Uzumaki follows Kirie Goshima and her boyfriend, Shuichi Saito, as they attempt to survive the increasingly disturbing spiral related events which defile the inhabitants of the Japanese town of Kurōzu-
The citizens of the town, including Kirie’s father, begin to be affected by a series of gruesome supernatural events; and the only thing that ties them together is a spiral pattern. As the spiral slowly infest the town, its inhabitants become obsessed with the shape, even going so far as to mutilate themselves to get rid of their own fingerprints. The townsfolk become increasingly paranoid about spirals, resulting in a series of horrific deaths.
The curse spreads until the town becomes cut off from the rest of the world.
Usumaki is Junji Ito at his best
Uzumaki is, in my opinion, Junji Ito’s best long-form horror manga. The book still suffers the same inconsistencies between chapters as his previous work — a result of the episodic nature of the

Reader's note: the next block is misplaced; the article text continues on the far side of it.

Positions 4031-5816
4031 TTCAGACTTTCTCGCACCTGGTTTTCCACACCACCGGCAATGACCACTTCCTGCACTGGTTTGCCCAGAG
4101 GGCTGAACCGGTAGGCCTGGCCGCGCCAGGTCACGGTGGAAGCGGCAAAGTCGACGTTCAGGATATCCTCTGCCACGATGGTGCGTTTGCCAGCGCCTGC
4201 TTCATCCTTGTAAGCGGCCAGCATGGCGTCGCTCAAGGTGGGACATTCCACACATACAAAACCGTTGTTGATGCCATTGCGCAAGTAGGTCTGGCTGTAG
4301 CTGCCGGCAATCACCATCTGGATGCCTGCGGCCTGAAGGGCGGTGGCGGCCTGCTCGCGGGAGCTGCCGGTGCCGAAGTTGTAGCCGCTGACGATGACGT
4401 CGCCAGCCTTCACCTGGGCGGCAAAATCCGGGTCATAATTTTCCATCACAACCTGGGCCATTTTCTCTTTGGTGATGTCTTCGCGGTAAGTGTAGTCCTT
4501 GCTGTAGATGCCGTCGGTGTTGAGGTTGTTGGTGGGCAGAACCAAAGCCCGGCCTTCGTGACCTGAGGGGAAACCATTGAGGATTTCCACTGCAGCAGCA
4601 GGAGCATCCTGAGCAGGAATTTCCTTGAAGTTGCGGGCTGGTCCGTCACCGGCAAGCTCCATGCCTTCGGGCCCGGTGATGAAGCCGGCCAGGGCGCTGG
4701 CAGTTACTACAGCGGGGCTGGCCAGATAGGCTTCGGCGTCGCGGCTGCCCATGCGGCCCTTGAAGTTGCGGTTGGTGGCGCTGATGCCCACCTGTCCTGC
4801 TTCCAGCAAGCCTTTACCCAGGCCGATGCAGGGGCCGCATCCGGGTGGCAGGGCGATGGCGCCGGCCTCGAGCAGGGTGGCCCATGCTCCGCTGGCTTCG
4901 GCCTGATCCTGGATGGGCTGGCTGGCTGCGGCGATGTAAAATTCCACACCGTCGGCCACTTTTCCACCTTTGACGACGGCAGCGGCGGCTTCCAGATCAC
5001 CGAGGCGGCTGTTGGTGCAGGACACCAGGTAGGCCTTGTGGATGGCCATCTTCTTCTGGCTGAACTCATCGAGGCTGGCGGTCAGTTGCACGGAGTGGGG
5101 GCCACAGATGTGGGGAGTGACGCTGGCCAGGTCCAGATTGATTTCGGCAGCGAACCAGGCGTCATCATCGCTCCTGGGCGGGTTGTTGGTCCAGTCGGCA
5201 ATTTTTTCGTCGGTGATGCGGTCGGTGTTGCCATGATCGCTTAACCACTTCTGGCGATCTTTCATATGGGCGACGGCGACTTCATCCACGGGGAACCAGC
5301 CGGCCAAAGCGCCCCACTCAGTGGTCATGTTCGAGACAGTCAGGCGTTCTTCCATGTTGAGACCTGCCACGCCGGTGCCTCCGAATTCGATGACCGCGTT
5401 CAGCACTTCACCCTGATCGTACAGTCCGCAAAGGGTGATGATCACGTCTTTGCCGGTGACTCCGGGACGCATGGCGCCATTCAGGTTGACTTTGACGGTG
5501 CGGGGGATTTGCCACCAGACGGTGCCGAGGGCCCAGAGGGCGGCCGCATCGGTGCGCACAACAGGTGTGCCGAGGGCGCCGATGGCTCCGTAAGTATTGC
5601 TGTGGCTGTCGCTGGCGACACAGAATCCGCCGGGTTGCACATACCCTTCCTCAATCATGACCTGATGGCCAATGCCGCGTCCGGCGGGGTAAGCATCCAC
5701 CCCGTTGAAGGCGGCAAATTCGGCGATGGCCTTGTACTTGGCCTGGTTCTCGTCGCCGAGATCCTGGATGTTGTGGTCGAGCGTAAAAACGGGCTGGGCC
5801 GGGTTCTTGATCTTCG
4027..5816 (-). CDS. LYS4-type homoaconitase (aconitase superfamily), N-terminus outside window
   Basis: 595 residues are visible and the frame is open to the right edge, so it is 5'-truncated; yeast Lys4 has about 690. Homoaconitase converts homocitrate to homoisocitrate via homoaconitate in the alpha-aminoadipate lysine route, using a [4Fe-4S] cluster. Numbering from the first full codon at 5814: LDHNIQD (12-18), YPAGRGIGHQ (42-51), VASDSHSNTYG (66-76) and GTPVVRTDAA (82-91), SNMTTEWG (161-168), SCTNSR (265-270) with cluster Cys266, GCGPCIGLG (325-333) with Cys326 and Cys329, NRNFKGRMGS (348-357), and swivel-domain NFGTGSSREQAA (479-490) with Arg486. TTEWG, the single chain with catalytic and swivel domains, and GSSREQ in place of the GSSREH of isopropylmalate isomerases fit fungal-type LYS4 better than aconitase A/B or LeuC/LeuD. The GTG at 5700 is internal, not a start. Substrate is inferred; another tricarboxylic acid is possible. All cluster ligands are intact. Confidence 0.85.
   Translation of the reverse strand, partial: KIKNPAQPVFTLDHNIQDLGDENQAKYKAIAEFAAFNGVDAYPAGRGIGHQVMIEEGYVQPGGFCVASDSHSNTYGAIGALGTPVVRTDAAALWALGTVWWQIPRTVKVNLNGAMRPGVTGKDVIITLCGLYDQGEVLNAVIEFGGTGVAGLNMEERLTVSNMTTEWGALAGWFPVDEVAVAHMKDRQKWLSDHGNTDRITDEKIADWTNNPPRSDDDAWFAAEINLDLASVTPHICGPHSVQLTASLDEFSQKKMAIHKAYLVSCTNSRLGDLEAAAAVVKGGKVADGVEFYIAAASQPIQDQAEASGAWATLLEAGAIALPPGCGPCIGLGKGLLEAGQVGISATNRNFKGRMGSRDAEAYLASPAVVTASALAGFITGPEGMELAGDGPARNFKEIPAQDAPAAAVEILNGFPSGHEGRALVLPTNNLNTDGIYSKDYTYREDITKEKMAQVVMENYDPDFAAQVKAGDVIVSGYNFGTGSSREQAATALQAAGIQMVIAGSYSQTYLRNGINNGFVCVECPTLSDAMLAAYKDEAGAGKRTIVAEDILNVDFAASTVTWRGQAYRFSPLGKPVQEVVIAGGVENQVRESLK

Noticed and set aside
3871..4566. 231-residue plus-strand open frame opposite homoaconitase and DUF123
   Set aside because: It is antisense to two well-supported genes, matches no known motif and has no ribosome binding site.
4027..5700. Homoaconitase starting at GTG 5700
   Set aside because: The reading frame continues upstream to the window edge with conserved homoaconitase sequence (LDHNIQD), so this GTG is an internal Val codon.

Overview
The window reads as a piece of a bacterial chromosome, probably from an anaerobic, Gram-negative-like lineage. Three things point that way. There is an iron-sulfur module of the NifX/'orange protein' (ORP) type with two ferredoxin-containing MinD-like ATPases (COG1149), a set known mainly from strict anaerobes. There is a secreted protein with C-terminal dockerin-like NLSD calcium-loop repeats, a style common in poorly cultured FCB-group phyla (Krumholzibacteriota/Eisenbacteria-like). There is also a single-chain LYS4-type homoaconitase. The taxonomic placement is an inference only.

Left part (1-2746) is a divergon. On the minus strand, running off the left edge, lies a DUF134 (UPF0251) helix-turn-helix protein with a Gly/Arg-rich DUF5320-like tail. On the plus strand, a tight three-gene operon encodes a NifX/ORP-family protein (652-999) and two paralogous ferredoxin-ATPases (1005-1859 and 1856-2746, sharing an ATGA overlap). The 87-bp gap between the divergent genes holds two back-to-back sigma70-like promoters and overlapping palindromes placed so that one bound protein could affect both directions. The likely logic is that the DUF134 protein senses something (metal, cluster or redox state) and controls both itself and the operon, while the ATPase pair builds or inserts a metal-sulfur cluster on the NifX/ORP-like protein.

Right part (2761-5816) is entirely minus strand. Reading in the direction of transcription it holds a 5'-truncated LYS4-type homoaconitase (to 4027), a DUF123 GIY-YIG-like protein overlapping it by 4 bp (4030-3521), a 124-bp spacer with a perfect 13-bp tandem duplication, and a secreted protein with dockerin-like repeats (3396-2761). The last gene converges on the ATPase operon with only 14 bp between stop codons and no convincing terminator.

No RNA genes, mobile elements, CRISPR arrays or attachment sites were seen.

Uzumaki’s characters are brilliantly drawn and unique enough, despite everyone wearing the same school uniform, to easily differentiate them. In Tomie, in particular, I often struggled to follow characters from one panel to the next as the drawing was so plain and inconsistent, but that’s not a problem here.
As is often the case with Japanese horror manga, the central theme of the story — the spiral — is mystical in nature, which gives Ito the freedom to go off on wild and bizarre tangents — usually for the best — but it also means that are not tethered to any rules which can make some of the events seem out of place even for a tale as bizarre a this — snail people?
Uzumaki contains some of Ito’s most shocking body horror images, it’s his bread and butter, and this is by far his best work. If you’re going to pick up a copy, make sure you get the hardcover version, it’s a great collector’s piece.